Microsoft Chairman and CEO Satya Nadella last week joined an Xbox Academy workshop designed to support and inspire an audience of aspiring game developers from all across the UK.
In partnership with Into Games and Catch 22, Microsoft’s Xbox Academy hosted a free two-hour workshop in London where a panel of games industry specialists shared their expert knowledge and advice with young people, many of whom come from hard-to-reach or under-represented backgrounds.
Sixty percent of UK adults play games.
“It’s fantastic to see an event like this, and a group like this coming together,” Satya told attendees during his fireside chat with Xbox On host, Charleyy Hodson. “To build a great game, you need to start by saying let’s attract a whole diverse group of people to get into this industry and be part of the teams that are creating these games.
Satya underscored the importance of gaming to Microsoft, and Microsoft’s commitment to the industry, saying “It’s core to our DNA … what motivates us is how we bring more of the joy of gaming to the 3 billion people who play.”
Speaking about the range of skills required to create games, Satya added “We, as an industry, have to continue to really make it more inviting. It’s not just about hardcore coding – it’s that spectrum of skills that are required to create games.
“I think that the case for diversity in gaming is actually probably the easiest to see, because of the very nature of what games are,” Satya added. “We are definitely very committed to doing our part, in terms of whether it’s Xbox Academy or anything else that will help more gamers or more people across all backgrounds get into [the games industry].”
Satya was joined by Rare Studio Head Craig Duncan and Executive Producer Louise O’Connor, who each reflected upon their own careers and echoed Xbox’s commitment to fostering talent in great studios that, in turn, make great games wherever, whenever, and however players want to play.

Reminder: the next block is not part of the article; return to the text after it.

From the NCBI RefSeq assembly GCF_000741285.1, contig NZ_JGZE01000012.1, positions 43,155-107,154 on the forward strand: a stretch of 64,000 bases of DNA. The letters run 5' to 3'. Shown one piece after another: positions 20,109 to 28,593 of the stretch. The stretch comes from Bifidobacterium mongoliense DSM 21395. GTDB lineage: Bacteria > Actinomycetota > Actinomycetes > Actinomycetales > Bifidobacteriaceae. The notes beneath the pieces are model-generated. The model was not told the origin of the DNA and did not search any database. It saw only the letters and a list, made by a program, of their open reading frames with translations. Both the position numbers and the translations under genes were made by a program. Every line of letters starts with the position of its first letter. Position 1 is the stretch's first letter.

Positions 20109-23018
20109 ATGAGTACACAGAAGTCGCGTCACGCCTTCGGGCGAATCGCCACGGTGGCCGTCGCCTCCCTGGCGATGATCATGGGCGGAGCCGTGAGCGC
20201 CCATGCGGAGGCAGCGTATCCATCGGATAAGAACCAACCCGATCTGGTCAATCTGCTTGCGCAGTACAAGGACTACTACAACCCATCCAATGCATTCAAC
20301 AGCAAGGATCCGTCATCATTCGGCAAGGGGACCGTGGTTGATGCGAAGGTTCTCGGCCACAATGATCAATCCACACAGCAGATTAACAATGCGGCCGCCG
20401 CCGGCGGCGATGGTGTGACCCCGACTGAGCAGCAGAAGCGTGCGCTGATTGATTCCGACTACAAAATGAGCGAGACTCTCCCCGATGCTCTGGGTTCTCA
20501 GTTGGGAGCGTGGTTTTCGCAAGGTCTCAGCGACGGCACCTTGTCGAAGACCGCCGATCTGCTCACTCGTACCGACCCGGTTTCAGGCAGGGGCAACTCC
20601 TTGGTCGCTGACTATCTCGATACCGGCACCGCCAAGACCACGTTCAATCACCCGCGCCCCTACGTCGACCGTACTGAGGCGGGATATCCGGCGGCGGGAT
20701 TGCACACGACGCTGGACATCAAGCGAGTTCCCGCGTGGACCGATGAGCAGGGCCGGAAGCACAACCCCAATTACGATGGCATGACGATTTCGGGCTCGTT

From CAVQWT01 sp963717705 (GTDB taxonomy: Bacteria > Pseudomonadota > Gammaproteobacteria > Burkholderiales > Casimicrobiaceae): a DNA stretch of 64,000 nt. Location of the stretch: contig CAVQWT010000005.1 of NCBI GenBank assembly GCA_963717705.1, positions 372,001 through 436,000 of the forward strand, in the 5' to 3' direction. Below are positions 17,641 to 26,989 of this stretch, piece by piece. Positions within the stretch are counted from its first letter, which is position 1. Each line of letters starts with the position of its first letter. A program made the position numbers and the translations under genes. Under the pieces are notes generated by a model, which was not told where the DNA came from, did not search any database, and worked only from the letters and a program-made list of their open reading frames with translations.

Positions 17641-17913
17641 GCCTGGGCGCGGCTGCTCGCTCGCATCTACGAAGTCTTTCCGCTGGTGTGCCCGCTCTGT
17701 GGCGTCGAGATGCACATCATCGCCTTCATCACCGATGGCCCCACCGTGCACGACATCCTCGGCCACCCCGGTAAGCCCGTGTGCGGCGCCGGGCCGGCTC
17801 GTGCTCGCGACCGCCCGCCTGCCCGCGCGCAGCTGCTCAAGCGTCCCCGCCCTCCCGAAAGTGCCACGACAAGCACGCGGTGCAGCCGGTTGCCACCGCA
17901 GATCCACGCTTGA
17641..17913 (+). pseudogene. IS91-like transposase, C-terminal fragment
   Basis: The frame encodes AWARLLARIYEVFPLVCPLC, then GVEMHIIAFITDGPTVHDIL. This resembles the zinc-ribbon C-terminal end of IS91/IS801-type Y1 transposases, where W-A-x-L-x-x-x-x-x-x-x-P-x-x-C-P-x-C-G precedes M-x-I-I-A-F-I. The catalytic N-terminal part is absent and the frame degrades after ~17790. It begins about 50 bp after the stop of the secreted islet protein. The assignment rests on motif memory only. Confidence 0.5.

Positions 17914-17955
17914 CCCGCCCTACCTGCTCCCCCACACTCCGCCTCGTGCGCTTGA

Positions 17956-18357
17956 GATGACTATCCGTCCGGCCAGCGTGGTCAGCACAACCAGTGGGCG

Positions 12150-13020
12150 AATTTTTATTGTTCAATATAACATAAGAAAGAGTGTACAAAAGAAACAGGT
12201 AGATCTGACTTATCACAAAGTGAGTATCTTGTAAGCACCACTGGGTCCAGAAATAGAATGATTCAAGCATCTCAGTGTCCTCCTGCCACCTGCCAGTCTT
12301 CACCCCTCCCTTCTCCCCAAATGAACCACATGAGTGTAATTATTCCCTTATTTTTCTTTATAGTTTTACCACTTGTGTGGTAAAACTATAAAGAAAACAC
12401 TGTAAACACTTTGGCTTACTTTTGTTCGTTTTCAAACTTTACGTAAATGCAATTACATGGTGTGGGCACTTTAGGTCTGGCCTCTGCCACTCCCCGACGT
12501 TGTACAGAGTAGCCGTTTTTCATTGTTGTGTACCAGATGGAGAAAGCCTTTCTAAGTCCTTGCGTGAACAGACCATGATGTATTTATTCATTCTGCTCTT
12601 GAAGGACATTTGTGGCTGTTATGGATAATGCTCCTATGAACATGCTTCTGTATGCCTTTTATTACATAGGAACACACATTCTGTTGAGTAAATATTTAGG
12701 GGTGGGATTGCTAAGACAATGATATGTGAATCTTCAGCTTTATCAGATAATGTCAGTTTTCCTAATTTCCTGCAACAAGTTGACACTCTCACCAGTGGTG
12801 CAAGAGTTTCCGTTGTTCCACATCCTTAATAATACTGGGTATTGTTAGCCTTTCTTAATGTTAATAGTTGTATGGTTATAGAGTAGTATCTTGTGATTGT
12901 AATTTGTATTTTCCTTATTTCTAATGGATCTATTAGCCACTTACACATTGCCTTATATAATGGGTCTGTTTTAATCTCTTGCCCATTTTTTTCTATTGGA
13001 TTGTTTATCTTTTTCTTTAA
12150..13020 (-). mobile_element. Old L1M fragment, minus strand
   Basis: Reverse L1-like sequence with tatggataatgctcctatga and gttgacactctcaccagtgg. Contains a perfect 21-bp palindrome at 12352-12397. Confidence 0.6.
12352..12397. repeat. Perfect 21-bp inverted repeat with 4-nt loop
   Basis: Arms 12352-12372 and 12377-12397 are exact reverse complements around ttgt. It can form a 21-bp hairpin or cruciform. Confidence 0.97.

Into Games’ Chief Executive Declan Cassidy and Cassia Curran, founder of Curran Games Agency, also offered practical advice and guidance on establishing a career in the UK games industry.
Attendees were able to direct questions to all speakers and find out more about establishing a games industry career in their particular area of interest.
As for Satya ‘s personal advice to those looking to kick off a games industry career?
“I always say, don’t wait for your next job to do your best work,” Satya advised. “I never felt that the first job I was doing was less important than the job I’m doing today, quite honestly.
“We all have a high ambition, we want to get somewhere – and that’s all fantastic. But what’s going to get you there is the passion and the excellence with which you deliver what you’re doing today.”
“These kinds of events are amazing for me,” said attendee, Ben, afterwards. “My passion is accessibility and I’m particularly interested in user experience. I think a big thing for me is trying to find a company which has the same kinds of values as me, so I want to have a word with Rare in a bit!”
Kyle, who came through the Catch 22 programme, was particularly interested in Cassia Curran’s advice about the differences between game development and game publishing, whilst Max – who had travelled from Manchester to take part in the workshop following a C++ bootcamp hosted by Into Games – was looking for “good advice from people about what they have learned along the way making games”.